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Best practices for planned charitable giving
March 30, 2012 8:56 AM   Subscribe

How can I be more consistent and organized with respect to my charitable donations?

I'd like to establish an annual budget for charitable donations - maybe $5k including nondeductible items such as political contributions - which would increase over time as my income goes up. In the past, I've acted spontaneously in response to fundraising solicitations and one-time events. This has led to a very sporadic giving pattern where I lose track of when and how much I've donated in the past and has led to me being an unreliable contributor. I would like to be more consistent in my charitable giving and provide consistent ongoing support to the organizations that I care about. On the other hand, I try to be accommodating to charities' requests to respond to fund drives scattered throughout the year.

What are some best practices for managing all of this? (As an aside, at a giving level of 3% of combined AGI, am I a cheapskate?)
posted by Saucy Intruder to Work & Money (18 answers total) 8 users marked this as a favorite
 
Ignore the appeal letters.

Do the bulk of your charitable giving in December. Sit down with a list of charities and write out all the checks. Keep track of what you've given.

The next year, decide on your new budget. Look at the donations you made the previous year. Decide if your priorities are the same and what changes to make.

Lather, rinse, repeat.

My wife and I have been doing this for a number of years and it works very well. The best part is being able to immediately recycle all the appeal letters that come in from January through November.
posted by alms at 9:12 AM on March 30, 2012 [2 favorites]


Personally I just ignore individual fund drives and give a few big lump sums for the majority of my donations. It makes it easier at tax time for consolidating receipts, and I can get matching donations from my employer which is easier to do for a few large transactions that a lot of small ones. There are some smaller donations that I don't track as thoroughly throughout the year but that ends up being a relatively low percentage of my overall charity budget. For the big ones that represent most of my contributions it's only around 3 or 4 individual donations over the course of the year, which is very manageable. Also try to get into the mindset of looking for the specific organizations that you want to support, and giving them the money you want to give them, rather than passively responding to things like fund raising drives from organizations you don't care about as much.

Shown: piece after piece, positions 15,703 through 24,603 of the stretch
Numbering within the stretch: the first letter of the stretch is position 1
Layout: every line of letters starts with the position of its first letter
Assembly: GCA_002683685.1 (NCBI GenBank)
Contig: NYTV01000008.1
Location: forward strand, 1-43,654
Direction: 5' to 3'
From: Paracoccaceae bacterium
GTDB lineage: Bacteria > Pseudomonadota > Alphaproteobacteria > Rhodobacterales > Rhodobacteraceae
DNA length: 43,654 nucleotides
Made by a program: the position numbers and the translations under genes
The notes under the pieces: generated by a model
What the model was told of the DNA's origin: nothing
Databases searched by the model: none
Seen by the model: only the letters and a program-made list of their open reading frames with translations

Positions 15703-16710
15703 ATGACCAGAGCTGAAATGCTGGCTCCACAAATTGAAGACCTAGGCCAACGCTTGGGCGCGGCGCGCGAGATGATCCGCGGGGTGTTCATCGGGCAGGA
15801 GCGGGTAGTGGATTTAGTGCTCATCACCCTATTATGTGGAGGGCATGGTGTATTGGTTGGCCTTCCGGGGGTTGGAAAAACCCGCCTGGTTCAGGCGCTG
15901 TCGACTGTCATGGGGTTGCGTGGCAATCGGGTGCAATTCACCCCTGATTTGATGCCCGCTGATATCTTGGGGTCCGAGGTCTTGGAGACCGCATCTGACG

posted by burnmp3s at 9:15 AM on March 30, 2012


Here's my suggestion.

If you're giving at 5k a year (which is fine - all giving is good and I'm not going to answer one way or another how much you should be giving), take a few organizations that you really care about and give to their annual appeals each year (this usually happens in the late fall). You'll often get a letter about it. By doing this, you up the percent return on their annual appeal campaign, which makes the giving manager look good, makes the board happy, and lets the org say, "we raised this much on our annual appeal," which is good leverage for the next year, as people tend to give more to campaigns they know are successful. So in a way, your money will go further.

Then again, if you know that you're going to be giving 1,000 to some org every year, you could make a larger initial pledge, say 5,000, payable over five years. People do this more often with bigger gifts, but it's useful if you're giving to a capital campaign or something, where the org can count the whole pledge against a goal, even if it isn't paid out right away, as opposed to just taking in your isolated gift each year.

So decide how much of your 5k you want to go to these dedicated organizations that you've selected. Don't select too many. There are lots of good causes, and you can't support them all. It really is better to choose a few you really care about and give them slightly larger gifts. Don't give 500 $100 gifts. Each gift costs the org a little money, because it has to be processed by two different offices, you have to be thanked, etc. I think it's better to choose a few and give more significant gifts. $500 baseline I think is a good place to start, unless it's a really small org. Then again, every little bit helps for everyone, but still. If you want to make the org really happy, give it as an unrestricted gift. I know it's nice to think that your actual check bought these actual crayons for school kids, but in the end that's only an in-theory way of thinking, and non-profits need money just to run their orgs and pay their staff. Unrestricted gifts are like manna from heaven and they will love you.